The first reviews for World War Z have been coming out over the past few days, and they're generally ranging from neutral to sort-of positive. The consensus: Parts of the film are thrilling, parts are painfully slow, and the overall effect is a reasonably solid thriller that happens to have a ton of zombies in it.
To read the mass of World War Z reviews is to realize how much this film benefits from lowered expectations — a couple years of bad press have lowered the bar to the point where everybody goes in primed for a trainwreck. Instead, they get a reasonably okay film. Albeit one that bears no resemblance to Max Brooks' novel. Here's what people are saying.
The Hollywood Reporter seems to like World War Z okay, despite some reservations:
A bunch of impressive set pieces stitched together rather than a good story convincingly told, this gargantuan production should ride Brad Pitt's name, teeming action scenes and widespread interest in all things zombie to strong box office returns... There is certainly a tension running through the film between latent serious ambition and lowest-common-denominator-pleasing requirements, with the latter ruling the day most of the time without entirely erasing evidence of the former.
The Guardian likes the film as a whole, but got bored in parts:
While some of World War Z is rotten, the whole stands as a punchy, if conventional action thriller... It's only when the zombies' groans stop that yours are likely to start. World War Z's slow sections are draggy and predictable. Gerry's relationship with his family (ensconced on a navy cruiser off the coast of Washington) is a paltry scrap of emote-a-bait. His relationships with other survivors – an attempt to introduce a Walking Dead-style sense of fragility perhaps – are hampered by their tendency to get eaten a beat or two after we meet them.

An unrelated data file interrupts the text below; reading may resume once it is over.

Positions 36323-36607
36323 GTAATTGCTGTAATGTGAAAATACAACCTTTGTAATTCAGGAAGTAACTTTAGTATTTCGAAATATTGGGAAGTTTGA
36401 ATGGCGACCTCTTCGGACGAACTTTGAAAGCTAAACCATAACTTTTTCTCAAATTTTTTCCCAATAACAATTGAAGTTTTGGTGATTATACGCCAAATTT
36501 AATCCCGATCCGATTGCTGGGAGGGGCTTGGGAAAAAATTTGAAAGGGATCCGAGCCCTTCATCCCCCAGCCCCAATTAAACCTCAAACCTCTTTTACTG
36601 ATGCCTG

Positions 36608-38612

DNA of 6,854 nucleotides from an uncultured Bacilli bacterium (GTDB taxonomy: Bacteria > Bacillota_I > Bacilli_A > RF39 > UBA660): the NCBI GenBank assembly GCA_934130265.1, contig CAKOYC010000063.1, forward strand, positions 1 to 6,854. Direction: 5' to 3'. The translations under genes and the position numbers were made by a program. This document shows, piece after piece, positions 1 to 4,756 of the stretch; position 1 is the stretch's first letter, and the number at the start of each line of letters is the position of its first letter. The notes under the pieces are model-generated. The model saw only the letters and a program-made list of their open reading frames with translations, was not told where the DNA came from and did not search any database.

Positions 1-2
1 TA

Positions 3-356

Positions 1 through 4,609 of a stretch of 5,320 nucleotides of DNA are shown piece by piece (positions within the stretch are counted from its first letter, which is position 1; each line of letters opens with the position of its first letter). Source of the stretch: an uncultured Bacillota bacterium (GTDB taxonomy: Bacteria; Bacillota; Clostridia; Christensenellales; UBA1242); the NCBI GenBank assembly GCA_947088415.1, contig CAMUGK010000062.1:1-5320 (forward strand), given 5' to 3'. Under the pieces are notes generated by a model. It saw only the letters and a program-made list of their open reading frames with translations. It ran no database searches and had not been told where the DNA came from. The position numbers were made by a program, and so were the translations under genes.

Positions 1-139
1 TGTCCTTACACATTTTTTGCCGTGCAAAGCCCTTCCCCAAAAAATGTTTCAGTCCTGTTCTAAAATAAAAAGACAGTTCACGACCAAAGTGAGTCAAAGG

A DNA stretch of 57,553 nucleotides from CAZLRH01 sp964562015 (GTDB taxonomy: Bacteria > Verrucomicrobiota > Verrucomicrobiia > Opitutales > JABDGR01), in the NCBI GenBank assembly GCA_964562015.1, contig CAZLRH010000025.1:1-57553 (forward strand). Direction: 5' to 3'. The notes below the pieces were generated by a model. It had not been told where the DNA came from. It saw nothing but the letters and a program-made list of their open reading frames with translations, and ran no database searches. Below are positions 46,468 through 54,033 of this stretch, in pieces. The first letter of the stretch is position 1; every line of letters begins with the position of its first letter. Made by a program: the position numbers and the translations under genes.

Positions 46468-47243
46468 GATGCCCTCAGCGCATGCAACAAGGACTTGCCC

Empire Magazine gives it three out of five stars:
[World War Z] sets out to actually show a worldwide assault by the undead. The result is slick, tense and hangs together fine, far from the disaster many predicted during its tortured birthing. But it's also just a little bit bland and generic. In particular, horror fans jonesing for grand-scale carnage are unlikely to come away entirely satisfied.... This is a movie in which millions of people die, but barely a drop of blood is seen. As for guts, forget it: these zombies — and the word is used regularly — don’t seem to have an appetite.
Total Film also complains about the lack of gore and real emotion:
[I]t’s not just the intestines that are missing – with Lane’s family crisis set against such a monumental backdrop, WWZ is sorely lacking in heart (and with it, any genuine sense of danger). The Hollywood blockbuster might be a bit late to the zombie party, but it arrives now exactly as everyone hoped and feared – hectic, deafening, empty but oh-so-spectacular.
The Telegraph is particularly let down by the ending which was added at the last minute:
[T]he final product has an elaborate uselessness about it, like a broken teapot glued back together with the missing pieces replaced by parts of a vacuum cleaner. The Welsh finale, in particular, looks spectacularly cheap, and the screen-stretching vistas and computer-generated hordes from earlier in the movie are nowhere to be seen.